Like the dozens of small companies making cars in those days, Jordan faced stiff competition from major automobile makers. It was hardly a contest. The mass-produced Ford, for instance, sold for about $500 while Jordan barely could cover costs by selling his models for five times that amount. His favorite model, the Jordan “Playboy,” was an undistinguished roadster, in features much the same as any other then on the market.
Sales flattened out in 1922 and Jordan, worried that his sales strategy might have been in error, decided to travel to the West Coast to relax and, perhaps, rethink his approach. How could his company survive in the face of stiff competition from dozens of other makers?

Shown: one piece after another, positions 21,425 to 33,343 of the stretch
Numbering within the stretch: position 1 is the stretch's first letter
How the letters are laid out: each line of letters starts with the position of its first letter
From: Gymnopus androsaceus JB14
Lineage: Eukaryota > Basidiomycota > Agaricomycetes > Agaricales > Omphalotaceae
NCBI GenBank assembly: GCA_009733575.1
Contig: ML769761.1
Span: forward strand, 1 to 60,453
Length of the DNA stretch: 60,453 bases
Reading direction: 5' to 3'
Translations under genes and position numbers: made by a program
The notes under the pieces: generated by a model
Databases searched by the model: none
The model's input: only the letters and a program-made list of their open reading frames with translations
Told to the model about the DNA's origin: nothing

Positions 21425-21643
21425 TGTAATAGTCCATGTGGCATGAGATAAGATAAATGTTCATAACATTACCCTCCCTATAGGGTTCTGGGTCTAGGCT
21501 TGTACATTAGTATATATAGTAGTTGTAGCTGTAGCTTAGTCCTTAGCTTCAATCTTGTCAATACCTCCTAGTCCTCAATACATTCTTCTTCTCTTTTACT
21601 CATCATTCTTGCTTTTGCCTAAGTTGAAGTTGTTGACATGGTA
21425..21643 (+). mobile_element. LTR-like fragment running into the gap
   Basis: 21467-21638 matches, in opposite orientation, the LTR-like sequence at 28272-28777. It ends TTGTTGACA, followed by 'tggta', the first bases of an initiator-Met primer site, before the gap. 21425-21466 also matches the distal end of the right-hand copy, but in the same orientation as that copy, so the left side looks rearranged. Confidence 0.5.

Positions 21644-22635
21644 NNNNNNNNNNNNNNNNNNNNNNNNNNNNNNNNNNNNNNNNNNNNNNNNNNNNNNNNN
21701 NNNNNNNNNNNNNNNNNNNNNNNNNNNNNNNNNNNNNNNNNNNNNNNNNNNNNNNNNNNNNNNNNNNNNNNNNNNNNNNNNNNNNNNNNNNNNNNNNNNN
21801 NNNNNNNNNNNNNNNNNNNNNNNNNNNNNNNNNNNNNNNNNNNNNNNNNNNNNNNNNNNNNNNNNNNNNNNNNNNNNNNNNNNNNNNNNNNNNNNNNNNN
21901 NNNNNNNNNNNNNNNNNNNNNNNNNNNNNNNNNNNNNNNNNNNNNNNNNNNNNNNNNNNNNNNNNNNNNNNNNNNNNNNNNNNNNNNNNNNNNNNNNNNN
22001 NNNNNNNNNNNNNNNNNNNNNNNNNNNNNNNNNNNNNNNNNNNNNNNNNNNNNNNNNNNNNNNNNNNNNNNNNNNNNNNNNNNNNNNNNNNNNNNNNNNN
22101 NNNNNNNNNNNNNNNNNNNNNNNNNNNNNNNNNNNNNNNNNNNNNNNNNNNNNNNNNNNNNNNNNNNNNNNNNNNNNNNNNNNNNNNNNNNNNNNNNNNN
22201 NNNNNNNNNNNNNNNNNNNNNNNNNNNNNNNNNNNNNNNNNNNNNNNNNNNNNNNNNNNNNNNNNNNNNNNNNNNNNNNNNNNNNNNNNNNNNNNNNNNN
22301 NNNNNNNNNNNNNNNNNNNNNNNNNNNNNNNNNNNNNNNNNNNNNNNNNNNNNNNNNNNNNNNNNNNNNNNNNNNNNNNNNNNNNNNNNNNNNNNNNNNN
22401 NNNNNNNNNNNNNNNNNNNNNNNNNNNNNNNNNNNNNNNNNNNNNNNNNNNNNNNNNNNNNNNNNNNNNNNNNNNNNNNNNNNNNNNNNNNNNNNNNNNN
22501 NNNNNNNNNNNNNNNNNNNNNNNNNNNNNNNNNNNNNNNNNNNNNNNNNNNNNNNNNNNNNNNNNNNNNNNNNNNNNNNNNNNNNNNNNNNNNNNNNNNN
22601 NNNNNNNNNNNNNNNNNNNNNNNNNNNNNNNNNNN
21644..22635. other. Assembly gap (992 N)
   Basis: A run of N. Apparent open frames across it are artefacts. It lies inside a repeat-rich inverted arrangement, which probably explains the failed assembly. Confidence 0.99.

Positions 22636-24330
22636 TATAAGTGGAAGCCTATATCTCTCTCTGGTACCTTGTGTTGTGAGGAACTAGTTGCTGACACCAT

The 41-year-old car maker and a colleague from the company rode a Union Pacific passenger train. As the train was passing through southern Wyoming, Jordan glanced out the window. There, in the waning sunset, he saw a beautiful young woman riding her horse alongside the train for a short distance, as if to race the locomotive. The sight so impressed Jordan that he turned to his companion and asked where they were. “Somewhere west of Laramie,” was the reply.
Throughout the rest of the trip, Jordan thought about the incident and the image of the fast horse and beautiful young woman racing the train. Back home, he sketched out an advertisement for his car using the phrase, “Somewhere west of Laramie.” The copy made no mention of the car’s price, its engine size or quality.